We must not, then, think this parable is telling us that if we are persistent enough God will finally be moved to action.  Jesus is very adamant in saying that is not God’s nature.  But it’s interesting that it is prayer that makes God look bad to some people.  It is the perceived inaction on the part of God that causes some people to simply give up on prayer, on faith, and on God.  Jesus answers none of those challenges and one of the questions we have about prayer in this parable; he simply encourages us not to become weary and not to fall prey to the temptation of giving up on prayer or God.

There are those who would mock the very idea of believing in prayer.  There are those who believe prayer is a fool’s errand.  They would have us to believe we are wasting our time and that our prayers fade away into nothingness as quickly as the breath that carries our prayers from our lips.  We must, however, trust that our prayers are an affirmation of the faithfulness of God, and affirmation of our faithfulness to him.  Faithfulness is not contingent upon our getting what we want.  Faithfulness is not dependent upon life being always good.  Faithfulness does not require that every prayer be answered in the way that we desire.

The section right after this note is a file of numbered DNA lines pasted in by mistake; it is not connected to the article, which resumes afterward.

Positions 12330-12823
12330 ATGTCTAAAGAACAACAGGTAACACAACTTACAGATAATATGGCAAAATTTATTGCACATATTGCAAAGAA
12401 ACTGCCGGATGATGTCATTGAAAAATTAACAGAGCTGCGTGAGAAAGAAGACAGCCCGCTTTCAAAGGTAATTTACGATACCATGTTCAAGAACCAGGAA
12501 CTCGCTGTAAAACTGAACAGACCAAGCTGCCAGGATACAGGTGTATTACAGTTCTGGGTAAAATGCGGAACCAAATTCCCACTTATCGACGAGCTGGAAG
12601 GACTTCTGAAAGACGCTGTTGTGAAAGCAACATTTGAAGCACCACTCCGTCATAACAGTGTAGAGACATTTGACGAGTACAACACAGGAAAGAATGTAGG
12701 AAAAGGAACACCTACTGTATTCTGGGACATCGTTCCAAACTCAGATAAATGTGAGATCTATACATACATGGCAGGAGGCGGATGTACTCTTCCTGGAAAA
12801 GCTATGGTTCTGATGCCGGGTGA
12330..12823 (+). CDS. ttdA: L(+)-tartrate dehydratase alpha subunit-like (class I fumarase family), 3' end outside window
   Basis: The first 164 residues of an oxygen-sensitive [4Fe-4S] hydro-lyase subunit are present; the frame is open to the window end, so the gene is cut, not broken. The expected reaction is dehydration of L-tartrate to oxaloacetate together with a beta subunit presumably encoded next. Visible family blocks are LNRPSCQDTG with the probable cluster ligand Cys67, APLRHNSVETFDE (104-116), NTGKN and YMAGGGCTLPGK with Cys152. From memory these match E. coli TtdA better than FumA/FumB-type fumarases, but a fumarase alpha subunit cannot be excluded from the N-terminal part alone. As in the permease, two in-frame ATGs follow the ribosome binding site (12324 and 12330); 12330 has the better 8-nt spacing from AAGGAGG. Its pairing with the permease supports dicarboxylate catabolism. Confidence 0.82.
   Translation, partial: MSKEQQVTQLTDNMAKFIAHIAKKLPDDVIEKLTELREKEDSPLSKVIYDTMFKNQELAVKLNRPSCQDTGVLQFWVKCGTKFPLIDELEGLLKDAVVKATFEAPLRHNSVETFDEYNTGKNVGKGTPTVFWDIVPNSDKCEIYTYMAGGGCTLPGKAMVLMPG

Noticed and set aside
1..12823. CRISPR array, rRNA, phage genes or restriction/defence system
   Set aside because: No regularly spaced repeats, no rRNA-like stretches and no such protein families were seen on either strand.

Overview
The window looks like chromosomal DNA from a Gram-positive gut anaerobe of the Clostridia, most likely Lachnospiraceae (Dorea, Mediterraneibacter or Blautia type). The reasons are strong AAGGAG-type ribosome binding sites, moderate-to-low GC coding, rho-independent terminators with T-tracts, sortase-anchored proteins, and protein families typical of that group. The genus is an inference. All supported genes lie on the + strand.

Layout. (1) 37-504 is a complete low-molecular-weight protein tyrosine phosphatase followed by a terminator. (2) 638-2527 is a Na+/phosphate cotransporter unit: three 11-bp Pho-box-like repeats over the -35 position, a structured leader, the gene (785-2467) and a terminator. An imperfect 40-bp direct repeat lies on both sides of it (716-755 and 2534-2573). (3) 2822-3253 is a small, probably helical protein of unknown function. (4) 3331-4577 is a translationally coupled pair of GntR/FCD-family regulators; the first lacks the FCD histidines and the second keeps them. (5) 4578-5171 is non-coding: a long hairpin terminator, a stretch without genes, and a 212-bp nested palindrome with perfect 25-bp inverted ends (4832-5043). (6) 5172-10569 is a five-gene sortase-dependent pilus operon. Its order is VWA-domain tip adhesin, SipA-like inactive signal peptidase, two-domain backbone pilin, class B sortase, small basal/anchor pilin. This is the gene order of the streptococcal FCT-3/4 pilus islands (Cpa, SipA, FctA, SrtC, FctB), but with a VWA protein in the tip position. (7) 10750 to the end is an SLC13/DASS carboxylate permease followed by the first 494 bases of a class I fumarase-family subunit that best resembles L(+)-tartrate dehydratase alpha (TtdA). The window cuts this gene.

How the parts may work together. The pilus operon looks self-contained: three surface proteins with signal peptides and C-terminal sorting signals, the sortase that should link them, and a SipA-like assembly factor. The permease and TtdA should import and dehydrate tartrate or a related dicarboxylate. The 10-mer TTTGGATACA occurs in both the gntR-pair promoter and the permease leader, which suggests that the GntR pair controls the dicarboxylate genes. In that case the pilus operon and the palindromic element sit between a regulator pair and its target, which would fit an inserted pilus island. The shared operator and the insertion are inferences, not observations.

Let’s acknowledge that life is tough, and there are many times we simply want to give up on many things.  We become overwhelmed with the stresses and the pressures of life and we often wonder how we will manage to get through them.  We open the mailbox and discover a stack of bills to add to a big stack of bills on our desk that demands attention, and we wonder how we will ever get ahead.  We have strained relationships, maybe with parents, or children, or a spouse, and we wonder if the relationship will ever be what it once was.  We go to work, where we’ve been a hardworking and faithful employee, and suddenly learn of the possibility of relocating, or worse yet, downsizing, and we worry about how we will take care of our families.